Dave Abrahams is the architect, designer, and implementor of Boost.Python.
Brett Calcott contributed and maintains the Visual Studio project files and documentation.
Gottfried Gan▀auge supplied support for opaque pointer conversions, complete with documentation and a regression test (and I didn't even have to ask him for those)!
Joel de Guzman implemented the default argument support and wrote the excellent tutorial documentation.
Ralf W. Grosse-Kunstleve implemented the pickle support, and has enthusiastically supported the library since its birth, contributing to design decisions and providing invaluable real-world insight into user requirements. Ralf has written some extensions for converting C++ containers that I hope will be incorporated into the library soon. He also implemented the cross-module support in the first version of Boost.Python. More importantly, Ralf makes sure nobody forgets the near-perfect synergy of C++ and Python for solving the problems of large-scale software construction.
Aleksey Gurtovoy wrote an incredible C++ Template Metaprogramming Library which allows Boost.Python to perform much of its compile-time magic. In addition, Aleksey very generously contributed his time and deep knowledge of the quirks of various buggy compilers to help us get around problems at crucial moments.
Paul Mensonides, building on the work Vesa Karvonen, wrote a similarly amazing Preprocessor Metaprogramming Library, and generously contributed the time and expertise to get it working in the Boost.Python library, rewriting much of Boost.Python to use the new preproccessor metaprogramming constructs and helping us to work around buggy and slow C++ preprocessors.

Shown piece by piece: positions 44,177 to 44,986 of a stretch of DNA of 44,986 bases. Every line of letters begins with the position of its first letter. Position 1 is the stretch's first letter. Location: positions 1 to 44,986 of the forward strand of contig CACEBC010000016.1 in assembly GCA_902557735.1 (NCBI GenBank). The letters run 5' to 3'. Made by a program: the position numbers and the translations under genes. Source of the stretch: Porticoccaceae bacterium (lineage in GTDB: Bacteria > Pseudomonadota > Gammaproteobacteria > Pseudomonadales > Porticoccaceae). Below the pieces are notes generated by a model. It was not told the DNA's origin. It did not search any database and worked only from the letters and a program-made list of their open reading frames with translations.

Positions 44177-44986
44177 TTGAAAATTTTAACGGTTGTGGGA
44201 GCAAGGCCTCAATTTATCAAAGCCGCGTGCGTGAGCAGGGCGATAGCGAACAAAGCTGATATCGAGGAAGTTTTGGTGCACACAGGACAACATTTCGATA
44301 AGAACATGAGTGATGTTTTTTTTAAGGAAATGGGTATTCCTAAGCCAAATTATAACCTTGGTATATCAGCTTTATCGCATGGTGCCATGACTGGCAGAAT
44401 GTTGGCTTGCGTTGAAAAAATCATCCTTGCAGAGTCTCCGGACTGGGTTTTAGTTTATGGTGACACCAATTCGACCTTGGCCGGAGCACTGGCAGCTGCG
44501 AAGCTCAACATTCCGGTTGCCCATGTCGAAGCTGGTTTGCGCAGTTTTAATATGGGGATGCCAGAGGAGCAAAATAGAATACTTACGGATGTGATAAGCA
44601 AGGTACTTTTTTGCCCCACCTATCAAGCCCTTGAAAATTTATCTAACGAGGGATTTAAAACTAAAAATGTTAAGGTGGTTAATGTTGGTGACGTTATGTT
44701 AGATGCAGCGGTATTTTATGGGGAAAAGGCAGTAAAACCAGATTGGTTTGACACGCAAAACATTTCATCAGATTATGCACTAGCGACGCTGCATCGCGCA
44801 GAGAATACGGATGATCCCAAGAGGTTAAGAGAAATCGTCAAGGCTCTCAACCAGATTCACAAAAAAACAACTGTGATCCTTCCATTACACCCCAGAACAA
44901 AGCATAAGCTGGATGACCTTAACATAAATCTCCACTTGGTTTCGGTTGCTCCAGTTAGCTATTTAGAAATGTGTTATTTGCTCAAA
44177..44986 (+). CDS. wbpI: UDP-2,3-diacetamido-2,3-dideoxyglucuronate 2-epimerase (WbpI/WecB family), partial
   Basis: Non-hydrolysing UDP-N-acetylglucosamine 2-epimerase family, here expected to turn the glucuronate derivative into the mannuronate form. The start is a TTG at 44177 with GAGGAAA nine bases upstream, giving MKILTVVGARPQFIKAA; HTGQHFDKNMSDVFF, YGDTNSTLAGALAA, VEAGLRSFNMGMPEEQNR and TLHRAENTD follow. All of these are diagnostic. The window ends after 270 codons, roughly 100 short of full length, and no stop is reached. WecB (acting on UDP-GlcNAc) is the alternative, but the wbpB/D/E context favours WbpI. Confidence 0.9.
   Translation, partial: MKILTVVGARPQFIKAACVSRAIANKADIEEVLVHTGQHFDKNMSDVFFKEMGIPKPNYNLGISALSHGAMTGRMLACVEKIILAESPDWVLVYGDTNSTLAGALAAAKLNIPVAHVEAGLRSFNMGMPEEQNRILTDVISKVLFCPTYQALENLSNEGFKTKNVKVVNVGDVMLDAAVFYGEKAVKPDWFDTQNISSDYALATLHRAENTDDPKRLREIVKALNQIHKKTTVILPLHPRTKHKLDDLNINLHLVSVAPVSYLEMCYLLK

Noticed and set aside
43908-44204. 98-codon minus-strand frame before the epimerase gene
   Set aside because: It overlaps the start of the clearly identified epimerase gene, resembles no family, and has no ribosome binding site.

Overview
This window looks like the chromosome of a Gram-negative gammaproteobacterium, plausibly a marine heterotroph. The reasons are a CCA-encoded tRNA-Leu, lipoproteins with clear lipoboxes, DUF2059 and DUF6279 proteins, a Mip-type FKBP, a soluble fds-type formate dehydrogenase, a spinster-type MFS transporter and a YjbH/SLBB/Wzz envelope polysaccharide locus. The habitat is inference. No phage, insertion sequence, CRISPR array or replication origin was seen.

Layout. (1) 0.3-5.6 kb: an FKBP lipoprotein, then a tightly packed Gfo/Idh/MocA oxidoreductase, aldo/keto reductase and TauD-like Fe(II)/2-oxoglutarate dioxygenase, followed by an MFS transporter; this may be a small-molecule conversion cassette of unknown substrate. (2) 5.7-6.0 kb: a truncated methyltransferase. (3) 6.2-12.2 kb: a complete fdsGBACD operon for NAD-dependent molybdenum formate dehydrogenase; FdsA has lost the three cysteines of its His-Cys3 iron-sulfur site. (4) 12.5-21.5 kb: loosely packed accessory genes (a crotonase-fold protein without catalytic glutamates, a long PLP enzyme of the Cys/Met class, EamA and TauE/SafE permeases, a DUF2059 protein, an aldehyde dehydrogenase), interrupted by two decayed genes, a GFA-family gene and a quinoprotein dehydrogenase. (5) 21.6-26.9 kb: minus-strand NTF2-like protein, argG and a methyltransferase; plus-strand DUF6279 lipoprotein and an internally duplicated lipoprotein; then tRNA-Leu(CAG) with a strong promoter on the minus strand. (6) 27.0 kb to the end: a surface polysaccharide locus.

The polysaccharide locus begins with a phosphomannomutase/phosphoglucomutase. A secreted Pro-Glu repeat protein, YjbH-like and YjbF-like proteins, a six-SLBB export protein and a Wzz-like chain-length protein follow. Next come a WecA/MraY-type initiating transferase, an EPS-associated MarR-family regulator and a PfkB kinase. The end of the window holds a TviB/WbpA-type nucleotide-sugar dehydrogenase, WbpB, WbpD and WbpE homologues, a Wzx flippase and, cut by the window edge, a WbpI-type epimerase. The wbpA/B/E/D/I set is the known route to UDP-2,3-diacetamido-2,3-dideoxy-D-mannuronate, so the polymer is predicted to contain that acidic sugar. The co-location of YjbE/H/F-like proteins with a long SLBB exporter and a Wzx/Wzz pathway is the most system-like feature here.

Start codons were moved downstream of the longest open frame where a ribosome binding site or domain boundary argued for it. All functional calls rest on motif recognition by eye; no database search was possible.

Bruno da Silva de Oliveira contributed the ingenious Pyste ("Pie-Steh") code generator.
Nikolay Mladenov contributed
Martin Casado solved some sticky problems which allow us to build the Boost.Python shared library for AIX's crazy dynamic linking model.
Achim Domma contributed some
of the Object Wrappers and
HTML templates for this documentation. Dave Hawkes contributed
inspiration for the use of the
scope class to simplify module
definition syntax. Pearu Pearson wrote some of the test cases that are in
the current test suite.
The development of this version of Boost.Python was funded in part by the Lawrence Livermore National Laboratories and by the Computational Crystallography Initiative at Lawrence Berkeley National Laboratories.
Ullrich Koethe had independently developed a similar system. When he discovered Boost.Python v1, he generously contributed countless hours of coding and much insight into improving it. He is responsible for an early version of the support for function overloading and wrote the support for reflecting C++ inheritance relationships. He has helped to improve error-reporting from both Python and C++ (we hope to do as well in v2 again soon), and has designed the original support for exposing numeric operators, including a way to avoid explicit coercion by means of overloading.
The members of the boost mailing list and the Python community supplied invaluable early feedback. In particular, Ron Clarke, Mark Evans, Anton Gluck, Chuck Ingold, Prabhu Ramachandran, and Barry Scott took the brave step of trying to use Boost.Python while it was still in early stages of development.
The first version of Boost.Python would not have been possible without the support of Dragon Systems, which supported its development and release as a Boost library.
Revised 26 November, 2002
© Copyright Dave Abrahams 2002.